A few years ago, a close Christian friend of mine and I were debating about homosexuality and God. She and I were on “opposite” sides with respect to the issue.
At some point in the discussion, she told me about a previous discussion with a pastor friend of hers, in which he’d said, “What if, when I get to heaven, God tells me he made them that way?” It had stunned her out of a close-minded and rather rigid position, and had resulted in a broader capacity for empathy. She’d tried to put herself in a gay person’s shoes and imagine (because that’s all she could do) that homosexuality wasn’t a choice, and once she had, she’d been able to imagine, also, the agony of being rejected on the basis of something about herself that she couldn’t control—like the fact that she had freckles, blue eyes, and auburn hair.
If that had been true, if she’d been rejected on that basis as unworthy because others said she was, she could’ve worn pancake makeup and dyed her hair blonde, but what a sad position to be in—forced to pretend, for the sake of belonging, to deny who she was, how God had made her. Fortunately, Alleyne was never forced to hide her Irish ancestry—her blue eyes and gorgeous red hair, and her raucous laugh were her trademark.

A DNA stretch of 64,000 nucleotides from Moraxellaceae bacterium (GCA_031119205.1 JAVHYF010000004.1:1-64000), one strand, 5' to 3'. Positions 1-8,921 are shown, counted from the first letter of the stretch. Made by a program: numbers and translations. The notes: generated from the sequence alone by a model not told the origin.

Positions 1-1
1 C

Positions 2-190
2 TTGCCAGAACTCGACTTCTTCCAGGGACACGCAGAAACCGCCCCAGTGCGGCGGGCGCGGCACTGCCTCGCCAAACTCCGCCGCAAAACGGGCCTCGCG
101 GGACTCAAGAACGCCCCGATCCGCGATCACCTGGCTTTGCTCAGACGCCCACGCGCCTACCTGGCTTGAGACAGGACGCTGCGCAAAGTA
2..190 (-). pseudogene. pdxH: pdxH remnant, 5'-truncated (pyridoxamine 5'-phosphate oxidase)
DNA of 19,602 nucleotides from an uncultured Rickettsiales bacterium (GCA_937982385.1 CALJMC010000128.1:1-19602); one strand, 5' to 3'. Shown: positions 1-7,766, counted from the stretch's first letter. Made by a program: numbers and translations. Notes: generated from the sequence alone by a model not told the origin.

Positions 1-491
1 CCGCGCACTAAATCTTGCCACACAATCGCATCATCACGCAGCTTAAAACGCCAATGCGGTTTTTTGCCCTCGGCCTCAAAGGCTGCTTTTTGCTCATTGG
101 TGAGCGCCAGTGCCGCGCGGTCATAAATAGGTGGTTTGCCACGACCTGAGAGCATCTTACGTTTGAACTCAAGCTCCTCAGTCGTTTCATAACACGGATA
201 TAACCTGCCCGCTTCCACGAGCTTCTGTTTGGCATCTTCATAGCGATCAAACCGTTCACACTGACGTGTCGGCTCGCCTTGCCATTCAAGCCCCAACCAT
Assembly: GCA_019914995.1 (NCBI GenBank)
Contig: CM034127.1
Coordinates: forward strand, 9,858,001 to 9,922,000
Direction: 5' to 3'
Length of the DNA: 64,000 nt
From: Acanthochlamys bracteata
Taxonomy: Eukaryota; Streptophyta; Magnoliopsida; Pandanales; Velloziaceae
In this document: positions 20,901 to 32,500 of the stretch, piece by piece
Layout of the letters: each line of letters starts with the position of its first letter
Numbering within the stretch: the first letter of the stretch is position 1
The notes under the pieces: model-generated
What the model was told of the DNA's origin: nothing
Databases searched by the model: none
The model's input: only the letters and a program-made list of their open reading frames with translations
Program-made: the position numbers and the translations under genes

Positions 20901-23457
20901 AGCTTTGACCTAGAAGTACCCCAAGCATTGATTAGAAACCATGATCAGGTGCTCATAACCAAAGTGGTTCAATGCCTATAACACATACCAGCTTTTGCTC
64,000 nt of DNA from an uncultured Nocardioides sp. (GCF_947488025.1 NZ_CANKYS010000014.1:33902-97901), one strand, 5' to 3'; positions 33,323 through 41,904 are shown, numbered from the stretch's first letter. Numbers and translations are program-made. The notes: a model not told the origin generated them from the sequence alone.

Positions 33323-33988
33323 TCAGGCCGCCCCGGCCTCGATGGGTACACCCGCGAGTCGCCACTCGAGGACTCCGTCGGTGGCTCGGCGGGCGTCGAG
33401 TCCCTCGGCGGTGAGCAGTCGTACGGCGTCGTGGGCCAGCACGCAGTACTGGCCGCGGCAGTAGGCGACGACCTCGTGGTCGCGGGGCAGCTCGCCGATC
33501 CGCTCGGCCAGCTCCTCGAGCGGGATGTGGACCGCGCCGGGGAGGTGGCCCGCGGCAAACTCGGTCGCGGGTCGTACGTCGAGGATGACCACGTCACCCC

I miss that lady. She’s gone—died way too early 3 ½ years ago. She loved me in a way I’ve seldom been loved, and because her obvious regard for me had nothing to do with anything I said or thought, I was free to allow myself to consider her point of view as well. Let’s be frank—it is equally plausible that I will get to heaven and have God say he didn’t make them that way. So I had to ask myself, “How, if at all, would that change my position on the subject?” And truthfully, “Is it any of my business?”
On this particular issue, my “self-investigation” resulted in a strengthening of my position, but it might not have. I assumed for a moment that homosexuality is a choice, and began to think about “good” and “bad” choices I’ve made and continue to make in my life. (I put those words in quotes because to call those choices good or bad is based on my opinions about those choices and not necessarily others.) I thought about some of those choices and I can’t say that I would defend any of them publicly with the fervor that gay pride groups and organizations do. I’m a smoker, for example, an admittedly stupid choice for a woman as bright as I am, but you’ll never find me supporting or participating in a “smoker’s pride parade” because it’s a choice, not a part of my identity that I can’t get rid of. On that basis, it struck me that no one would subject himself or herself to the persecution, malicious projections, or discrimination I’ve seen those folks experience on the basis of something they had a choice about, unless they were masochistic.